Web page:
University policy on intellectual property
The University and EI have established various policies on intellectual property, including the commercial exploitation of research, student intellectual property rights and essential medicines.
University policy on Intellectual Property commercialisation
Employees of the University of Edinburgh produce a tremendous amount of intellectual property (IP) in the course of their research and scholarship. Some of this IP makes a valuable contribution to the body of knowledge relating to a wide range of disciplines, but has little commercial value.
Other IP has significant potential for commercial exploitation which can be of financial benefit to both the University and the employee concerned. In addition, sponsors of research and government expect the University to make arrangements for the exploitation of IP.
The purpose of this policy document is to provide guidance and sources of advice in order to encourage the early identification of such IP and successful exploitation for the mutual benefit of all parties.
Student intellectual property
The default legal position is that the student will automatically own all intellectual property rights in work done and results created by them during their research project/studentship. Students are not employees of the University and, therefore, they own their own IP, unless the student has assigned their rights to the University.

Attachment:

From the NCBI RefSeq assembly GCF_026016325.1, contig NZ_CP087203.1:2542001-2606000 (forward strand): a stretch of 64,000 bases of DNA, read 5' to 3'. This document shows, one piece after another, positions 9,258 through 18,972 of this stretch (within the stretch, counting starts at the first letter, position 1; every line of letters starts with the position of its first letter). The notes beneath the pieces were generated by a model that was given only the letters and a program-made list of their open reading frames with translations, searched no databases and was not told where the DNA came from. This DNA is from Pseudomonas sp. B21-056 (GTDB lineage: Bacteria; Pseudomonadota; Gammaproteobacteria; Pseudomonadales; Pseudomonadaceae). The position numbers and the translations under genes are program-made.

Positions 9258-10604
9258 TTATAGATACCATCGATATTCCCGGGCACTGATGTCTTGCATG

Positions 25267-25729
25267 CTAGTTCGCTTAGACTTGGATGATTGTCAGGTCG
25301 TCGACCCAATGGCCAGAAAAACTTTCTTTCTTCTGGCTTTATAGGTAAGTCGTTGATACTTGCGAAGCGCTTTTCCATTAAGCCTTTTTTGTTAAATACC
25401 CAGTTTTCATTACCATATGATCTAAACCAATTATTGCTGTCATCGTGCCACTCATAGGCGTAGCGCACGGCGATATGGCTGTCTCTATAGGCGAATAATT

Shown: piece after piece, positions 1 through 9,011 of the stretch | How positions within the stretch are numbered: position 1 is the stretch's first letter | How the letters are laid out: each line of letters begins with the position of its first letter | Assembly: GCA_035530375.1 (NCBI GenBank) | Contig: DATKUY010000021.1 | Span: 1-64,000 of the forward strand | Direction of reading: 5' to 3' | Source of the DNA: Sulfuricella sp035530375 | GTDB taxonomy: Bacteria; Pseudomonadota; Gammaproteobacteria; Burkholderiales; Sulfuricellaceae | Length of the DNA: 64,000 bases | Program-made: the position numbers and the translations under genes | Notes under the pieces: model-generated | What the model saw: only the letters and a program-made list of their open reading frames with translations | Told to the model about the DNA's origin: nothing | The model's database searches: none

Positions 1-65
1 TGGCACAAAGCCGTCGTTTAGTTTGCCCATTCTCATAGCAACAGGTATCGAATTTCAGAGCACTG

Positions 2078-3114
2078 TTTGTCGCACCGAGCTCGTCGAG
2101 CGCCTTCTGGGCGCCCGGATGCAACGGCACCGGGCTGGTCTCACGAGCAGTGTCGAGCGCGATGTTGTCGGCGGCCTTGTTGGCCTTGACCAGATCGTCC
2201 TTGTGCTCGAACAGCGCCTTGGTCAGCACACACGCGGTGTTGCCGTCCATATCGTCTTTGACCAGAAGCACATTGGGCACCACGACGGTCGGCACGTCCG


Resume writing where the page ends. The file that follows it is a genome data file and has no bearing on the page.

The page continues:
Our normal practice is to require students conducting research in areas known to be of immediate commercial relevance to enter into a formal assignation agreement with the University.
University policy on health-related technologies
The University of Edinburgh conducts world-class research into novel medicines, diagnostics, medical devices, and other health-related technologies. We are mindful of the importance of the development and distribution of resultant products within developing countries and recognise that improving health and access to these technologies and products are amongst the most pressing needs for these countries.
The University of Edinburgh Essential Medicines Statement outlines the principle and strategies for licensing technology for commercial exploitation purposes, so far as is practicable.